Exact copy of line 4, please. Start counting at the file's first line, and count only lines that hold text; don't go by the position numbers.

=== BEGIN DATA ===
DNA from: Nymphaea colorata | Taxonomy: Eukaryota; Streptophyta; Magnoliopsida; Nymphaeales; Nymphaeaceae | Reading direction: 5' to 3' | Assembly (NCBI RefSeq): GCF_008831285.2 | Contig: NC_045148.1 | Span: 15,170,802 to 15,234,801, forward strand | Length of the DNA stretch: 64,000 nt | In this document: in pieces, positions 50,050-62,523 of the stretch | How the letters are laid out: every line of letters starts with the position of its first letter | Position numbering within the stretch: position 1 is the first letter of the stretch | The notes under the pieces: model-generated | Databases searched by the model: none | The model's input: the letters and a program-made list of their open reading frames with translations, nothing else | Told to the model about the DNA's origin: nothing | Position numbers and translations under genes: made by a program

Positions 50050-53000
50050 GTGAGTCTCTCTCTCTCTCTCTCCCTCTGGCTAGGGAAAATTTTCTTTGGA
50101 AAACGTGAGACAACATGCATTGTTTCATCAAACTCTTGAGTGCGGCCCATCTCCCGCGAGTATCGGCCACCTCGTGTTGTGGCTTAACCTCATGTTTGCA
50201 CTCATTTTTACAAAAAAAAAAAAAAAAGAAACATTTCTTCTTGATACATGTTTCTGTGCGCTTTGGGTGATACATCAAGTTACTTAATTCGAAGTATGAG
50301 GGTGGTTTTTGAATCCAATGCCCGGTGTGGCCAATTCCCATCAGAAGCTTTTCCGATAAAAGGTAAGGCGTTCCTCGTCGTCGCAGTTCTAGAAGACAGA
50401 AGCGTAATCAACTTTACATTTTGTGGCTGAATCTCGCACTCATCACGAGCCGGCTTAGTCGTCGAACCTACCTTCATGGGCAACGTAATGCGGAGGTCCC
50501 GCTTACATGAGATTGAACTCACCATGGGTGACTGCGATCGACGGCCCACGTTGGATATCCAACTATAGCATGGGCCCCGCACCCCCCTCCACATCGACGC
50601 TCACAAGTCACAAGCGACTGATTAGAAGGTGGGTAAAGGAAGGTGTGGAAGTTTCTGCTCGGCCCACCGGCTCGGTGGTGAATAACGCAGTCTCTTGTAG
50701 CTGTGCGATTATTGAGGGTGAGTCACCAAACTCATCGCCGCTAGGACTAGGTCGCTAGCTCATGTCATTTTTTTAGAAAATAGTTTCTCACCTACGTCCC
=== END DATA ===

50101 AAACGTGAGACAACATGCATTGTTTCATCAAACTCTTGAGTGCGGCCCATCTCCCGCGAGTATCGGCCACCTCGTGTTGTGGCTTAACCTCATGTTTGCA